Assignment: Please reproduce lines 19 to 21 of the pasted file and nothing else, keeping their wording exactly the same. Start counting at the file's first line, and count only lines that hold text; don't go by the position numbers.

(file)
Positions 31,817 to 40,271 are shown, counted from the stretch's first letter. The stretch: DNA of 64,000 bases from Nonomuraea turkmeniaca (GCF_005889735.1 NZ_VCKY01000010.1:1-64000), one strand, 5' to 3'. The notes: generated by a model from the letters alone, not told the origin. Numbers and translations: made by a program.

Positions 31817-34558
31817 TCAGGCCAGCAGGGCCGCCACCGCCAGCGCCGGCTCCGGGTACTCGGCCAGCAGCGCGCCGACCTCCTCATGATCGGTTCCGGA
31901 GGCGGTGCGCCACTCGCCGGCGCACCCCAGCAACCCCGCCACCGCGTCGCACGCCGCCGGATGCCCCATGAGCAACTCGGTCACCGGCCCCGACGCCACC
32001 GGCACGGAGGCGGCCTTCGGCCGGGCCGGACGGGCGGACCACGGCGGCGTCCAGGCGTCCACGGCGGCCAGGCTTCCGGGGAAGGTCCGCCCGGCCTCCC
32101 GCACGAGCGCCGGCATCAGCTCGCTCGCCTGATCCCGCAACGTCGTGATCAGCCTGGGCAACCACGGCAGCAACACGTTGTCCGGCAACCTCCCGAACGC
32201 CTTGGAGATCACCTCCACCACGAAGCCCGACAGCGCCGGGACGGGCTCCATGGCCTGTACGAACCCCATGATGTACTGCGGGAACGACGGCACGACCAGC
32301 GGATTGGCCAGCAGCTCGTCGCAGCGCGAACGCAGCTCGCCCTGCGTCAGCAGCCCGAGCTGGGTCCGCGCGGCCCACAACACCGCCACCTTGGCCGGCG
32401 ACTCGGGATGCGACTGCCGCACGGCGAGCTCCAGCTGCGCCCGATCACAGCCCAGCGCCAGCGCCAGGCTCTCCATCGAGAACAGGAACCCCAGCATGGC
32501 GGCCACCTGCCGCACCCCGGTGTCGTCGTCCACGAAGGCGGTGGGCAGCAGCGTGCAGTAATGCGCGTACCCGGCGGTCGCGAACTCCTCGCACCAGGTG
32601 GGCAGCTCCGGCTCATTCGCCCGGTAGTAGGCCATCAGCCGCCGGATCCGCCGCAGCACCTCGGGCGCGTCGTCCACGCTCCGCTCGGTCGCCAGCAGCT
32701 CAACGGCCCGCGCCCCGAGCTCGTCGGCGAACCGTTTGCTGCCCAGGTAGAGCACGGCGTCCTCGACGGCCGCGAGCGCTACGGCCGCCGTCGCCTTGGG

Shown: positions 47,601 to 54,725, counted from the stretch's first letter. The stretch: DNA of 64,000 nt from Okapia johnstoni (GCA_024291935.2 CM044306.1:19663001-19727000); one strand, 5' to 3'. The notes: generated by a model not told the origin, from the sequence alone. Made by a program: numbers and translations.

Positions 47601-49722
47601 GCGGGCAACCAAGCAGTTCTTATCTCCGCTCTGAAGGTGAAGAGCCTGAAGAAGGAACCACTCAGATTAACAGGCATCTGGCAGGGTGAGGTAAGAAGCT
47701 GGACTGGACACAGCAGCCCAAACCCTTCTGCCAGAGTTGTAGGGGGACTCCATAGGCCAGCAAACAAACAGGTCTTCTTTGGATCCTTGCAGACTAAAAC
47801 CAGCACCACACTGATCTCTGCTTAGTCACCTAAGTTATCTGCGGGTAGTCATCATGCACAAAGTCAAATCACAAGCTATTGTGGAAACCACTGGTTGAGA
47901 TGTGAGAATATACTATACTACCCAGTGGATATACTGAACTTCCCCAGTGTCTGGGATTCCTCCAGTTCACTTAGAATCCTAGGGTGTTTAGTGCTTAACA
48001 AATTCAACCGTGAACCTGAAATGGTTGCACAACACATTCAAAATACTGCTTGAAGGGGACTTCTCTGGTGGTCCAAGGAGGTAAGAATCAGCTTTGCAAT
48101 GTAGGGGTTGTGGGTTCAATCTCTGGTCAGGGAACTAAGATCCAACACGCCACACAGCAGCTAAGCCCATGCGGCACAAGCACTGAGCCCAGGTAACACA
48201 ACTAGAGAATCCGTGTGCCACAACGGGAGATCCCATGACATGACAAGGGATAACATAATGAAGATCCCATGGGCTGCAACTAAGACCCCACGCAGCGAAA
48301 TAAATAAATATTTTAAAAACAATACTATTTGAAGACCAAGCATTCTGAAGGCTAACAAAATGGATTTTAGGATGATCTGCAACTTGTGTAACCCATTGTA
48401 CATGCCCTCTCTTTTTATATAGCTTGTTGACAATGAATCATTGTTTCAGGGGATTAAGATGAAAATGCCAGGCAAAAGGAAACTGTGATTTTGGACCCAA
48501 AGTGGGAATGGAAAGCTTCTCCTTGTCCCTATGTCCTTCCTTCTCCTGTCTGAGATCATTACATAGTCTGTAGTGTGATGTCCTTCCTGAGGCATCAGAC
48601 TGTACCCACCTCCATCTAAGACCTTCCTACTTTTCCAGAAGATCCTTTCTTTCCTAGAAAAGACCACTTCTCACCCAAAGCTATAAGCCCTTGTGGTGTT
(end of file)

48001 AATTCAACCGTGAACCTGAAATGGTTGCACAACACATTCAAAATACTGCTTGAAGGGGACTTCTCTGGTGGTCCAAGGAGGTAAGAATCAGCTTTGCAAT
48101 GTAGGGGTTGTGGGTTCAATCTCTGGTCAGGGAACTAAGATCCAACACGCCACACAGCAGCTAAGCCCATGCGGCACAAGCACTGAGCCCAGGTAACACA
48201 ACTAGAGAATCCGTGTGCCACAACGGGAGATCCCATGACATGACAAGGGATAACATAATGAAGATCCCATGGGCTGCAACTAAGACCCCACGCAGCGAAA